Protect your customers and employees with good fire safety
Poor fire safety can have big implications for your business. Make sure you comply with regulations by putting adequate fire safety measures in place.Fire safety is hugely important and failure to pay adequate attention to it can have disastrous and tragic consequences, both for your business and the people who use it.
The consequences of poor fire safety were tragically illustrated in September 2011 when a fire ripped through Gibson Court care home in Hinchley Wood. A lack of compartmental walls in the loft and a build-up of cooking grease in the kitchen accelerated the fire, and the danger was further exacerbated by poor staff training and inadequate emergency exit procedures. Sadly, 87 year old widow, Irene Cockerton, was unable to escape and died in the fire, highlighting the very human cost of poor fire safety.
Events such as this are undeniably tragic, but even where this is no loss of life, inadequate fire safety precautions can still have serious consequences for your business. A fire in your company can destroy or damage stock and premises, causing financial losses, particularly if they cannot be easily or quickly replaced. A lapse in safety could also cause lasting damage to your reputation, resulting in loss of customers and sales.
As a business owner, you are legally responsible for ensuring the safety of your employees and customers and failure to comply with fire safety regulations could result in large fines or, in some cases, even a prison sentence. A hotel owner in Derby who ignored repeated warnings from Derbyshire Fire and Rescue Service was recently sentenced to six months imprisonment and fined more than £40,000.
It’s easy to see why ensuring fire safety is so important for businesses, and there are a number of precautions you can take to help protect your company, clients and employees against the risk of fire.
As in most areas of life, prevention is always better than cure, so to help minimise the risk of a fire developing in the first place, make sure you display fire prevention signs and ensure that staff are fully trained in and aware of fire prevention measures.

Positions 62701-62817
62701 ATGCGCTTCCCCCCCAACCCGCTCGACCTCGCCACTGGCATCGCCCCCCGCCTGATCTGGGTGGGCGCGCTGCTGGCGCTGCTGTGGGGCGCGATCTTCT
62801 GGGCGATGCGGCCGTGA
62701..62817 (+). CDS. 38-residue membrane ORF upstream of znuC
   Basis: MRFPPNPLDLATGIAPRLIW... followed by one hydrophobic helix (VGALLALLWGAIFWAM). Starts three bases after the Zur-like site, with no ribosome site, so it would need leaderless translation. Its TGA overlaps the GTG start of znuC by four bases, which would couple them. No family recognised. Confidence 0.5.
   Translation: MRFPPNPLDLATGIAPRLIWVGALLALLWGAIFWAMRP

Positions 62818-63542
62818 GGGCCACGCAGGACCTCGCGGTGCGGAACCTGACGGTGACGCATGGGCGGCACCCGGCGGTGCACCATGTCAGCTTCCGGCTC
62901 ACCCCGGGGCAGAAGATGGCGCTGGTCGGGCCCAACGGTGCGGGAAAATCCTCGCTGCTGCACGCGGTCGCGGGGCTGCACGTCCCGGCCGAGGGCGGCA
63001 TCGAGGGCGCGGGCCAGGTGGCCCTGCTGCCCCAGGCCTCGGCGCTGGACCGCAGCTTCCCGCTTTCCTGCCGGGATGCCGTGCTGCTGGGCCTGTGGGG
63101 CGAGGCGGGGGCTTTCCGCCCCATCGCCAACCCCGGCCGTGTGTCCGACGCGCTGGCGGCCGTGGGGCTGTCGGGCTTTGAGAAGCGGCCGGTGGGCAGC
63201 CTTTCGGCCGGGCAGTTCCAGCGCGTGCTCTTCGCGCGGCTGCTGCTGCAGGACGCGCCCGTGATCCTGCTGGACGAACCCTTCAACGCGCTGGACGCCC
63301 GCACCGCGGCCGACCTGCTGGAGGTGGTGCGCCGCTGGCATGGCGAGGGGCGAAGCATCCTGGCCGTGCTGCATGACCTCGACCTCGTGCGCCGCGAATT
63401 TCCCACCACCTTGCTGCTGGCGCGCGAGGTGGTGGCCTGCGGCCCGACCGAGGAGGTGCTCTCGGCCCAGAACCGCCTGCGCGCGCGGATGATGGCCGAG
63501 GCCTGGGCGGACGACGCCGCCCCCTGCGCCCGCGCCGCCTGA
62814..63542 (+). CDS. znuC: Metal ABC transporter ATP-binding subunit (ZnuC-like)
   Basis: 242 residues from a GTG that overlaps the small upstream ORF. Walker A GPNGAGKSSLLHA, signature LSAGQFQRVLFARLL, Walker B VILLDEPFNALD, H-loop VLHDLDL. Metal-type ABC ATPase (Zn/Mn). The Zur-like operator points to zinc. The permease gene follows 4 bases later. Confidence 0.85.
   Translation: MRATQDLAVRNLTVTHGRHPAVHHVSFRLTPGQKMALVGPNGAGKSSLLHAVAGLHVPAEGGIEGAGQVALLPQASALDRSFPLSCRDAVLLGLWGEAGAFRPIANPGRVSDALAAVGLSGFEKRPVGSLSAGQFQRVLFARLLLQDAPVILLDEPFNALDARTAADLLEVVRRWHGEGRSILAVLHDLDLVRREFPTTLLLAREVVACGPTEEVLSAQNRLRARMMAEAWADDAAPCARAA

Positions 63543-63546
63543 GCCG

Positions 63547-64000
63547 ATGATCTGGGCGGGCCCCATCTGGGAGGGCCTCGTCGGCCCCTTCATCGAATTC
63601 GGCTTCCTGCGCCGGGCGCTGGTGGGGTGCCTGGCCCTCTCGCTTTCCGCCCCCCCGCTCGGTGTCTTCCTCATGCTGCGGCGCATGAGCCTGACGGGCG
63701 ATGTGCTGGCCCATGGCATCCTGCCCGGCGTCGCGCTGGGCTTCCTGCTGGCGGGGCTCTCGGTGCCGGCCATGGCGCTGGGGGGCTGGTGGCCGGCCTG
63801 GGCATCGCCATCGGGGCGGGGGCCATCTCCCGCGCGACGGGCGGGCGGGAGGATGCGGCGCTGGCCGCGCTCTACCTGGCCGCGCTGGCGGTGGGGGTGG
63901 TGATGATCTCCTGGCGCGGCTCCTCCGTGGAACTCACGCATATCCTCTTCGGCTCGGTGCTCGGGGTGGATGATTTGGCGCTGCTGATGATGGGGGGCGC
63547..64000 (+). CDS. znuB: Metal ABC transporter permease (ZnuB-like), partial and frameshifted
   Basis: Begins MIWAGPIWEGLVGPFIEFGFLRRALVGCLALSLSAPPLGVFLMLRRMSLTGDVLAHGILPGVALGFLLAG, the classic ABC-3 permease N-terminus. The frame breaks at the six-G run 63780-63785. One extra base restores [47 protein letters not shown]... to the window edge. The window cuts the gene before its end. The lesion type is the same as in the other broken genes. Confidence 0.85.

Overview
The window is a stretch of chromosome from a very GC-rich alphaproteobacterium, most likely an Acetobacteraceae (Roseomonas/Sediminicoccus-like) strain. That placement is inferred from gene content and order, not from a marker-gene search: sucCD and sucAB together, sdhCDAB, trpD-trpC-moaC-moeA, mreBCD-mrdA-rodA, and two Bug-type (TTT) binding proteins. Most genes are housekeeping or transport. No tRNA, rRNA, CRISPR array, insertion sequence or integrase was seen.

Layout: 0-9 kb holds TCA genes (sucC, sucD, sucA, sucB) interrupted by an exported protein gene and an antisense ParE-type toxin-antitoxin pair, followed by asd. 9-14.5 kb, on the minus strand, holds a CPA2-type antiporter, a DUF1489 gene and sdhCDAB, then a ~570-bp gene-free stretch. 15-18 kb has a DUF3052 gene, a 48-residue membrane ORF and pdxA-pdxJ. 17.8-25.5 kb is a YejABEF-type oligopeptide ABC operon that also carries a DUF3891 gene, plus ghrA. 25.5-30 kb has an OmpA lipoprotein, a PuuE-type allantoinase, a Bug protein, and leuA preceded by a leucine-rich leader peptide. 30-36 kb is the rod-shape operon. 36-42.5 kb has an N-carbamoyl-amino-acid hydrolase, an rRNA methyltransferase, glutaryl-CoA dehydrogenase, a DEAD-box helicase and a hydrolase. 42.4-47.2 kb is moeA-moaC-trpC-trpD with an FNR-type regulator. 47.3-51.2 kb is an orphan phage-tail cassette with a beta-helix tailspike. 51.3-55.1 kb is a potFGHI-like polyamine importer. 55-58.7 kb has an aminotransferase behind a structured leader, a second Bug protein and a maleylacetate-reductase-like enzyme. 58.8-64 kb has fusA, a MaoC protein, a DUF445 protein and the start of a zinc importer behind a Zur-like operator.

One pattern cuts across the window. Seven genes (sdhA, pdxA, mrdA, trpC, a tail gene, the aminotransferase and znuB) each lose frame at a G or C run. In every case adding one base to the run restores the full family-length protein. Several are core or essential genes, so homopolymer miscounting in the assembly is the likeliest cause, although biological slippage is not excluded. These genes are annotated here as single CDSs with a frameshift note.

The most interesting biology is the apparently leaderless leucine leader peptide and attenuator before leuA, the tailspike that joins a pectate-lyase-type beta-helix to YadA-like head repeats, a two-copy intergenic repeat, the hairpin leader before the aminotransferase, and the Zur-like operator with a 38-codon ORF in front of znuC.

If the worst happens and a fire does break out, it’s important to be prepared. To this end, put an emergency evacuation plan in place so that people can exit the property safely in the event of a fire, and ensure that emergency exit routes should be clearly signposted, with emergency lighting where necessary. You should also hold regular drills to test that your emergency plan works effectively.
Fire safety is the responsibility of all staff, so ensuring they are adequately trained and well-informed is key to your fire safety strategy. Make sure that all existing staff are aware of any fire risks and the emergency procedures and evacuation plan, and consider building it into induction processes for new staff members.
Last but certainly not least, it is vital that your premises has a fire detection and warning system, such as smoke detectors, fire alarms or sprinklers, along with adequate firefighting equipment such as fire extinguishers or fire blankets. These should all be maintained and regularly tested, with staff fully trained on how to use them.
Giving fire safety the attention it deserves is paramount to protecting your employees, your business and the general public, and, as we have seen, failure to do so can result in tragedy. By sticking to the regulations and with proper planning you can help to minimise the risk of fire and ensure that your business is a safe place to work and visit.